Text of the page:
Associate Faculty — Ph.D., New York University
- E-mail: email@example.com
- Phone: 512-471-1561
- Office: HRH 3.110A
- Office Hours: T-TH 10-11 and by appointment
- Campus Mail Code: B6700
WGS 393 • Italy & The Documentary Tradit
T 330pm-630pm HRH 2.106C
(also listed as
ITL 382 )
In this course, we will examine the most important topics and issues in documentary history and criticism, thorough the analysis of films representing Italy, from World War I to the present. We will study the documentary both as genre and as style, for example, considering the aesthetics of Neorealism, examining the use of newsreel footage in fiction films, or the use of fiction in documentaries. We will also explore stylistic differences within the mode of documentary, including “mocku-mentaries,” docufictions, and ephemeral films. Specific attention will be given to documentary films dealing with issues of gender and sexuality, as well as to women filmmakers.
Course conducted in English; Knowledge of Italian preferred but not required
Films by Roberto Rossellini, Michelangelo Antonioni, Luchino Visconti, Ermanno Olmi, Liliana Cavani, Lina Wertmueller, Lina Mangiacapre, Alina Marazzi, Francesca Comencini, Marina Spada, Martin Scorsese, Marco Bellocchio, Yervant Gianikian e Angela Ricci Lucchi, Elvira Notari, and the Futurist Avant-Garde.
Bill Nichols, Representing Reality: Issues and Concepts in Documentary (Indiana University Press, 1992).
Preparation and participation to class discussions 20%
Book Review (1000-1500 words) 15%
Oral presentation on final research project 15%
Final research paper (6000-6500 words) 50%
WGS 340 • Women & Post-War Italian Films
TTH 200pm-330pm HRH 2.112
(also listed as
EUS 347, ITC 349 )
This course examines the position of women in Italian culture by focusing on Italian films from the 1950s to the present. We will consider “women” both as filmmakers and as subjects of works by male filmmakers. Some of the topics that we will discuss during the semester are: gender relations in a patriarchal society, the star system and divismo, and the woman’s film as a genre. Particular attention will be given to the study of changes and continuities from the Fascist regime to the postwar period, as well as to the mixture of tradition and modernity in contemporary cinema.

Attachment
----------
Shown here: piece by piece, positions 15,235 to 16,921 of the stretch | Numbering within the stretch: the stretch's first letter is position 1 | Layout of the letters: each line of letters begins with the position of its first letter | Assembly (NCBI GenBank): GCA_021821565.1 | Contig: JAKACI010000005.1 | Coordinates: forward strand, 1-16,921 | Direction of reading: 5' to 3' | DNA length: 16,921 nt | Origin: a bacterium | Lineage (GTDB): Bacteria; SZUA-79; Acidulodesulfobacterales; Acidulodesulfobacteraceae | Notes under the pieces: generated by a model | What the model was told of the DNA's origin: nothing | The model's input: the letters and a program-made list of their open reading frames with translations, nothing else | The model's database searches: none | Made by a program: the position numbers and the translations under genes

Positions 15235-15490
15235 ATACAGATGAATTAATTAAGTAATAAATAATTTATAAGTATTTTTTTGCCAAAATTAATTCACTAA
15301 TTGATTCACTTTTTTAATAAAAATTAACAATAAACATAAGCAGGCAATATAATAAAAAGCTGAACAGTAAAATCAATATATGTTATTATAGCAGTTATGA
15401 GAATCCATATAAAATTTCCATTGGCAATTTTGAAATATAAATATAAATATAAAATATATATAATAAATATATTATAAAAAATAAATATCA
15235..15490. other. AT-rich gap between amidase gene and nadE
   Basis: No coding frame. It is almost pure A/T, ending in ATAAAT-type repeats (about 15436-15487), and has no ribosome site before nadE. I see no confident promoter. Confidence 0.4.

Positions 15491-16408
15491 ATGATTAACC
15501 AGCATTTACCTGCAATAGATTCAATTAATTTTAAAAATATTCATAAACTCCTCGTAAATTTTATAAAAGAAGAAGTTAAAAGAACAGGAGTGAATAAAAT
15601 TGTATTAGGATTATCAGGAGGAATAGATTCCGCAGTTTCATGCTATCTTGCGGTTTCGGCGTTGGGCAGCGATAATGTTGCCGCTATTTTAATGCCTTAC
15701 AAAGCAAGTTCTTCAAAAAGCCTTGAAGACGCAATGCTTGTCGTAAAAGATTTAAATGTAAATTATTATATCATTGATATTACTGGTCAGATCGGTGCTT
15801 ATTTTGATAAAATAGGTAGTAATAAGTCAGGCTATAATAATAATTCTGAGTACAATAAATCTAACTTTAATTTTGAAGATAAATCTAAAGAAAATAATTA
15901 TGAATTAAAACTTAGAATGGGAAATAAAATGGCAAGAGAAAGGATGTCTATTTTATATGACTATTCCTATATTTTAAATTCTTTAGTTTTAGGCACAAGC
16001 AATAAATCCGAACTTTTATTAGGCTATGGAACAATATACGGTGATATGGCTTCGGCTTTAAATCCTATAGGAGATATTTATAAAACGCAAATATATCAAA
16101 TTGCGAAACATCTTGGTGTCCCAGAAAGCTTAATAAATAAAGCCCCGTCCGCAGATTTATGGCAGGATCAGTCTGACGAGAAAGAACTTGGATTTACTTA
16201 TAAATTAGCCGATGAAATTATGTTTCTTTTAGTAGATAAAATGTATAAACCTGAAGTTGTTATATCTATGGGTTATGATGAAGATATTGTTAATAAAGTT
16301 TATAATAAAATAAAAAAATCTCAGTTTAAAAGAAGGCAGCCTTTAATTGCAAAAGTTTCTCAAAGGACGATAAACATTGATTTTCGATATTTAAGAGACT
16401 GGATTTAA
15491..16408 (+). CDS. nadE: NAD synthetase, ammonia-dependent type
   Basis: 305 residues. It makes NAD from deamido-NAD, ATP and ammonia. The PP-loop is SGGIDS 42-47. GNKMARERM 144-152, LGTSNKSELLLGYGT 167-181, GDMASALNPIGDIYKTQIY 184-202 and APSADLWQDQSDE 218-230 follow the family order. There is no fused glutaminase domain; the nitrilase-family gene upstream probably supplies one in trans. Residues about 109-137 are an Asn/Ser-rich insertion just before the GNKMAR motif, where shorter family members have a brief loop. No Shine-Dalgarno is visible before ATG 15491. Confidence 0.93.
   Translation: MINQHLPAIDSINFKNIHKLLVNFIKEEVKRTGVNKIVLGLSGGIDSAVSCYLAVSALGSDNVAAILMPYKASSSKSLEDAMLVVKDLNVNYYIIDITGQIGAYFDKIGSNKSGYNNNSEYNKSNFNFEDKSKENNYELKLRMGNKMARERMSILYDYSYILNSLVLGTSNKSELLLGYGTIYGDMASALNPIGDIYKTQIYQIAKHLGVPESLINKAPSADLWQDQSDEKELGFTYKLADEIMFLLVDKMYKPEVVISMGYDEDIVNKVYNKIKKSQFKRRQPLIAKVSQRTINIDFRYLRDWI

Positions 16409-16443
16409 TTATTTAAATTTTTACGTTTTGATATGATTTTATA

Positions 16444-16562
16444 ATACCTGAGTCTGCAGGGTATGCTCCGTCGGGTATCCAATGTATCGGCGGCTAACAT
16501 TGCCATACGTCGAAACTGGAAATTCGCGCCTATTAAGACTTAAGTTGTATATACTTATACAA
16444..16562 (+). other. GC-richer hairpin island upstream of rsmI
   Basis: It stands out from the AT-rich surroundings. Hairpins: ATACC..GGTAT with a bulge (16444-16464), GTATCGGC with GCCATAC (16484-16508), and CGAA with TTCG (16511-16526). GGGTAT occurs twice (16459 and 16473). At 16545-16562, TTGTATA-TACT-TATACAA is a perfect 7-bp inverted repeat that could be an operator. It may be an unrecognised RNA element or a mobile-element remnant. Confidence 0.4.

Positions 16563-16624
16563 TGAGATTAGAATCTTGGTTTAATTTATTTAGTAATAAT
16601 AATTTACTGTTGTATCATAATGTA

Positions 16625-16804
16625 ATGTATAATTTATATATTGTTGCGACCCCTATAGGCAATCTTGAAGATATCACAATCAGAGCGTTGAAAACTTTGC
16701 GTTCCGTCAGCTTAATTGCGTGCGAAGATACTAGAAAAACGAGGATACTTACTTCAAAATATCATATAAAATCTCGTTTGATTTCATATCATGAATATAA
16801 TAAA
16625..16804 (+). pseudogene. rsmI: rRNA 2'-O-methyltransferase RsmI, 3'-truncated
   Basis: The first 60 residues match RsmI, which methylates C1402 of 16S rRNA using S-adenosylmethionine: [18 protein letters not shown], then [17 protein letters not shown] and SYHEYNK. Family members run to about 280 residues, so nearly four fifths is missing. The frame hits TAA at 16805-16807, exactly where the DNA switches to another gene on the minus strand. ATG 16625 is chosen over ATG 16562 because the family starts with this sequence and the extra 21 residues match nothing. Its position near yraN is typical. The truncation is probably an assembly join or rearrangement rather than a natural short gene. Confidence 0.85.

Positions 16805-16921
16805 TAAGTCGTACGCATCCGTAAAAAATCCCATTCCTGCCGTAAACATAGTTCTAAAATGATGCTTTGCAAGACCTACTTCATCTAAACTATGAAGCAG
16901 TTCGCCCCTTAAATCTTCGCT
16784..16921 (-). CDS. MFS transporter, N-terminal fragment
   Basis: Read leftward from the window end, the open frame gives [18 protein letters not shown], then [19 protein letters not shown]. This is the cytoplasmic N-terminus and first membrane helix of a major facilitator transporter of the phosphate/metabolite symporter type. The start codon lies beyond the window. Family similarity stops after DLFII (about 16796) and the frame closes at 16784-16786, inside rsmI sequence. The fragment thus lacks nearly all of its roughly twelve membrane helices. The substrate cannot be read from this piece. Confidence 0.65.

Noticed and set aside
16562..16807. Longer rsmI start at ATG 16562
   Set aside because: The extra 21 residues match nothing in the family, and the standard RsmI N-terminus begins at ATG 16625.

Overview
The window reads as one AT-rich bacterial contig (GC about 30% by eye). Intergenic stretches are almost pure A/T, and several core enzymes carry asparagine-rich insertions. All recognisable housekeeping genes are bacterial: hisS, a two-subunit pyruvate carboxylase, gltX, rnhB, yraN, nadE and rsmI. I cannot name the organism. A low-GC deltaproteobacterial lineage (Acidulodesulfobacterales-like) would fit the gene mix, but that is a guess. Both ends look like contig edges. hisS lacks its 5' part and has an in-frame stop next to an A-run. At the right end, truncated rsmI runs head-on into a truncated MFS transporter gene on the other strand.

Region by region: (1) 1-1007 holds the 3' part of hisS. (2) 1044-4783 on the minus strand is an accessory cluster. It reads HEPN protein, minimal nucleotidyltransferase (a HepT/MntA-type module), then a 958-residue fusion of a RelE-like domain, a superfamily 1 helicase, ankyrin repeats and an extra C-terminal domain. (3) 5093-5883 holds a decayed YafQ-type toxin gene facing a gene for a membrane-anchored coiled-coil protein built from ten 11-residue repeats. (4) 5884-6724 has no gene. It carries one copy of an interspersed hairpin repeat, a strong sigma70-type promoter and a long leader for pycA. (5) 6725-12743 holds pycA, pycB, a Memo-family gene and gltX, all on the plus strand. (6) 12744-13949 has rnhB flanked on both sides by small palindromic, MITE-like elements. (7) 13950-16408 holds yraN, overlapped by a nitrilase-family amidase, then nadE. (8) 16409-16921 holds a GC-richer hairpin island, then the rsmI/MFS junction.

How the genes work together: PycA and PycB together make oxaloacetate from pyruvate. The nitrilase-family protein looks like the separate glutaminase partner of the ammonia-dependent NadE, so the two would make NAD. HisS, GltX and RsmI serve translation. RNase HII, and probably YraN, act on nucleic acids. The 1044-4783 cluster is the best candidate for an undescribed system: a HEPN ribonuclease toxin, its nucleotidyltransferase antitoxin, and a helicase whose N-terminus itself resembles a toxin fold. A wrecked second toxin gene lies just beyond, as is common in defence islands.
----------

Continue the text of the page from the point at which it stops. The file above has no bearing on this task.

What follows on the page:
Giuseppe De Santis, Roberto Rossellini, Luchino Visconti, Michelangelo Antonioni, Raffaello Matarazzo, Vittorio Cottafavi, Liliana Cavani, Lina Wertmuller, Cristina Comencini, Francesca Comencini, Alina Marazzi, Luca Guadagnino, Gabriele Salvatores, Lorella Zanardo.
A packet of selected essays will be prepared by the instructor
Oral Presentation: 10%
Three short papers: 45%
Final Project: 30%
“Documenting Work: Manuela Pellarin’s Non-Fiction Films in the Industrial Veneto.” Studies in European Cinema 8:2 (2012)
“Work, Welfare, Biopolitics: Italian and American Film Propaganda in the Age of Neorealism.” Italianist. 31:2 (2011)
“Feminism, Postmodernism, Intertextuality: We Want Roses Too (2007).” Literature/Film Quarterly 38:3 (2010)
Bonifazio, P. (2009) Italian Documentary Filmmakers and the Christian Democratic Road to Hegemony.In E. Bolongaro, M. Epstein, & R. Gagliano (Eds.), Creative Interventions: The Role of Intellectuals in Contemporary Italy (pp.46-62). New Castle (UK): Cambridge Scholars Publishing.
Bonifazio, P. (2009). La bestemmia del lavoro: borgate e sottoproletariato scritti e diretti da PierPaolo Pasolini. In B. Lawton & M. Bergonzoni (Eds.), PierPaolo Pasolini: In Living Memory (pp.49-68). Washington D.C.: New Academia Publishing.
Bonifazio, P. and Bellina, E. (Eds.). (2006) State of Exception: Cultural Responses to the Rhetoric of Fear. New Castle: Cambridge Scholars Press.
Bonifazio, P. (2001, September) Teatralita e mafia ne I cento passi di Marco Tullio Giordana. Working Papers in Romance Languages and Literature 6.